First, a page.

SHELLEY IN ITALY Shelley

Shelley called Italy 'The Paradise of Exiles',and Rome in particular had a great importance for the English poet because it worked steadly on his health with restorative powers; the spirit of Rome gradually cared to condense itself into three magical gardens of archeology: the Forum, the Colosseum and the baths of Caracalla.For Shelley Rome presented overwelming evidence, both literal and symbolic. In Italy, the Shelleys lived in Venice and Este, where the poet wrote Julian and Maddalo, based on his friendship with Byron. Shelley wintered in Naples, where he wrote the desperately unhappy Stanzas Written in Dejection. Their domestic situation became increasingly strained: their little daughter Clara had died in Venice; their favourite son William, affectionately known as 'Willmouse' died in Rome, and Mary Shelley suffered a nervous breakdown. They left Florence in 1819 where a child, Percy Florence Shelley, was born who survived both his parents. The following twelve months were the most prolific of Shelley's life. During this period he wrote many of his major works including The Mask of Anarchy, Ode to the West Wind, The Cenci and To a Skylark.

In the spring of 1821 news of the death of Keats in Rome produced Adonais. In April 1822, Shelley moved his household to an isolated house in San Terenzo on the bay of Lerici. It was there that Mary suffered a dangerous miscarriage; Claire Clairmont reacted violently to the news of the sudden death of Allegra, her daughter by Byron: and Shelley saw the ghost of a child in the sea. Shelley was drowned in a violent storm on 8 July 1822. Eight days later his body was washed up on the beach at Viareggio together with those of his companions, Edward Williams and a young sailor boy, Charles Vivian. There are various explanations of Shelley's death. It was rumoured at the time that the boat had been rammed by another fishing boat, whose crew thought Byron was on board with gold. Many years later a fisherman confessed to this but there is no existing proof. Another story tells of a boat pulling close and offering them help. A shrill voice, which is supposed to have been Shelley's, was heard to cry 'No'. According to another interpretation, Italian sailors shouted to Williams to lower the sails but a tall man, presumed to be Shelley, stopped him immediately. Inevitably it has been suggested that it might have been suicide. Judging from the letter from Shelley to Horatio Smith, Shelley was obviously suffering from a severe depression.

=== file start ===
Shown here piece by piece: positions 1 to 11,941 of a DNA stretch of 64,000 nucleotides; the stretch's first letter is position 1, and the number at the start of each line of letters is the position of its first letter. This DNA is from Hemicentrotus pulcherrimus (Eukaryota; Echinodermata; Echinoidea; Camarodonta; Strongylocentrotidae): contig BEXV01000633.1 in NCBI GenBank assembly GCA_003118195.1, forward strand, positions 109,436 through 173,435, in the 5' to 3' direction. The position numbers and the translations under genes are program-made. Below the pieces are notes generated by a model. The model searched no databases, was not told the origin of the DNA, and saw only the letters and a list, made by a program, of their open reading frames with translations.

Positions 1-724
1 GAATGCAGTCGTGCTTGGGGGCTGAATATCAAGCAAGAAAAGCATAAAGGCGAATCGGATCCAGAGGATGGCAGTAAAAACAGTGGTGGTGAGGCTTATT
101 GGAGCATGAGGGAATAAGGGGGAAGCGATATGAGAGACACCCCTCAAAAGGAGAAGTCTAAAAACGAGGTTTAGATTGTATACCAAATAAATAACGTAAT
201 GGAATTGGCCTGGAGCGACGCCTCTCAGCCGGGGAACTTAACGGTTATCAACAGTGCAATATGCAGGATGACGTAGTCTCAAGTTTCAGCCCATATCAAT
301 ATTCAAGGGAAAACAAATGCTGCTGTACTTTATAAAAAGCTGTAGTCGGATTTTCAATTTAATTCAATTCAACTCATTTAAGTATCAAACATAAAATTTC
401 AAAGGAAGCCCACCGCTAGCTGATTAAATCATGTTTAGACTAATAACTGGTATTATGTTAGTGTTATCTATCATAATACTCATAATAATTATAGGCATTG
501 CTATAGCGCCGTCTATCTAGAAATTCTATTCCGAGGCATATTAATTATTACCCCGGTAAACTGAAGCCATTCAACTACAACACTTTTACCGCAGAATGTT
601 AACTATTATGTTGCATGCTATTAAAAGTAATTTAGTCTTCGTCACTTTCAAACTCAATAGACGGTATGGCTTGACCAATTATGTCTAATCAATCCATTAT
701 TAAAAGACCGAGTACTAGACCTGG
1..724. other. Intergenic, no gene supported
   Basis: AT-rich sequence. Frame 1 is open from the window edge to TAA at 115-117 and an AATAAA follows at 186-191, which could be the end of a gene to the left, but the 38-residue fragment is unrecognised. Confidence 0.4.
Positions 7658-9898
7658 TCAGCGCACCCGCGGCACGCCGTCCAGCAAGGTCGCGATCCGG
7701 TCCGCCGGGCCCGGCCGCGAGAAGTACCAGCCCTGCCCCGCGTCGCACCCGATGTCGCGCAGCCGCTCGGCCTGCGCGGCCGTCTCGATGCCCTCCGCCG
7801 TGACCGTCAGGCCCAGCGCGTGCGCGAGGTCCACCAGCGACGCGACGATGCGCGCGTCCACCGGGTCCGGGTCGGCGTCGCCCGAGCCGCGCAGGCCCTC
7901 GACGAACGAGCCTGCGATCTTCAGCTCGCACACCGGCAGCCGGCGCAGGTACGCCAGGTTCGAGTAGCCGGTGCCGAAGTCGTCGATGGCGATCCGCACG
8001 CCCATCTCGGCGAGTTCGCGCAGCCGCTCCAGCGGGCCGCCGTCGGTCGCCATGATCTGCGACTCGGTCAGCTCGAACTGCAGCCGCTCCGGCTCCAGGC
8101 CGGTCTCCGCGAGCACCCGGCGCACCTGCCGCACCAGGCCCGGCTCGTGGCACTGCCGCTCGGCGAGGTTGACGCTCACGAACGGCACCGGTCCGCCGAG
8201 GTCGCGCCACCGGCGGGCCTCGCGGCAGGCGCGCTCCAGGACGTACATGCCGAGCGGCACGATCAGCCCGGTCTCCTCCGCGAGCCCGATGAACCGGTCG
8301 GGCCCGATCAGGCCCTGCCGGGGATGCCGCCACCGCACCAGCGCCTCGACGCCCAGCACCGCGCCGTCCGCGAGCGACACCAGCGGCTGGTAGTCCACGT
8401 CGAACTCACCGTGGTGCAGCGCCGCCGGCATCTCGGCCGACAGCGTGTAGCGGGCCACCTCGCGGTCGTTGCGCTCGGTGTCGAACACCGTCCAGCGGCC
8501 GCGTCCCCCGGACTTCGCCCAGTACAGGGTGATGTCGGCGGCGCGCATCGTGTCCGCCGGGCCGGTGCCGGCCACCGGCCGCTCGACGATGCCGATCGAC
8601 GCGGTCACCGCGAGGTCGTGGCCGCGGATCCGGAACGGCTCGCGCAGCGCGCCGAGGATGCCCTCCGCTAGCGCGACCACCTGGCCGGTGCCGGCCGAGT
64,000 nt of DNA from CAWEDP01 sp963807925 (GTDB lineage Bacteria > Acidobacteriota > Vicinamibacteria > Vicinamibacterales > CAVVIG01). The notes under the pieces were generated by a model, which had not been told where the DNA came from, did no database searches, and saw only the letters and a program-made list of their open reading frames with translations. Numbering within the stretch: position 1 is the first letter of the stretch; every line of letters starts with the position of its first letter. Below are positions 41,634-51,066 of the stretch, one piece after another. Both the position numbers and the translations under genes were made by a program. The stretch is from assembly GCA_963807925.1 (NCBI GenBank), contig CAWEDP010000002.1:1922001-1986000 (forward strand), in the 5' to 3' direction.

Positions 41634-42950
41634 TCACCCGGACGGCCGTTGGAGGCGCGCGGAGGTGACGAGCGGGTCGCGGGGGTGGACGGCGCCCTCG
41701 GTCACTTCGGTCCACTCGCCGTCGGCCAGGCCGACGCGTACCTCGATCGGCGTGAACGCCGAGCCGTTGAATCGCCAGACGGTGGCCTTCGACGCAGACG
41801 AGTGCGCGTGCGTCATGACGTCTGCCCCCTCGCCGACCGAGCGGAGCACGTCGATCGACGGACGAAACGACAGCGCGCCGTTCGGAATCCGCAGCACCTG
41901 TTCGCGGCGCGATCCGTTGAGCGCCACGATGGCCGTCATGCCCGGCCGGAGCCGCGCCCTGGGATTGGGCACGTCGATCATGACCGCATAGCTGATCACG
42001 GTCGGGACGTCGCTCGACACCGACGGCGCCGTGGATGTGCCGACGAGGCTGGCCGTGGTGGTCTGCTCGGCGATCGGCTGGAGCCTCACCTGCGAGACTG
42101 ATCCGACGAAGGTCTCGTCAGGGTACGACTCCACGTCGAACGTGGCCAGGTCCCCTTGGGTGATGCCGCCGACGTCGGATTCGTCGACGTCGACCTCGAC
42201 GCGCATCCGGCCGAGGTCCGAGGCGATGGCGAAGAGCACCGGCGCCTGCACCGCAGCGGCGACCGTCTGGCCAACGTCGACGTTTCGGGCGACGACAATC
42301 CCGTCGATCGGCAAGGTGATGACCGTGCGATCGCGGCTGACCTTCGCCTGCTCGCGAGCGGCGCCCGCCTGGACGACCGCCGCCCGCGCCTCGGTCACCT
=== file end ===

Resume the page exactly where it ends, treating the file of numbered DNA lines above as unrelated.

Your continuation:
Although only 29, his life was littered with complex relationships, financial difficulties and beset with artistic insecurity. Shelley himself admitted six weeks before he died; 'I have lived too long near Lord Byron and the sun has extinguished the glow-worm'. Whatever the truth of Shelley's death, his life and work continue to provoke and fascinate.
Shelley's body was identified by a copy of Keats' poems still in his jacket pocket given to him by Leigh Hunt when he left Livorno. The book was folded back at The Eve of St Agnes.

The book was thrown onto the funeral pyre and burnt with Shelley's body. According to the legend, Shelley's heart did not burn and Trelawny, at Byron's insistence, seized it from the flames. Later it was given to Mary Shelley and was found among her belongings when she died in 1851, wrapped in one of the sheets of Shelley's elegy to Keats, Adonais. Much later the ashes were buried in a tomb designed by Trelawny, in the Protestant Cemetery in Rome, after having remained for several months in a mahogany chest in the British Consul's wine cellar.


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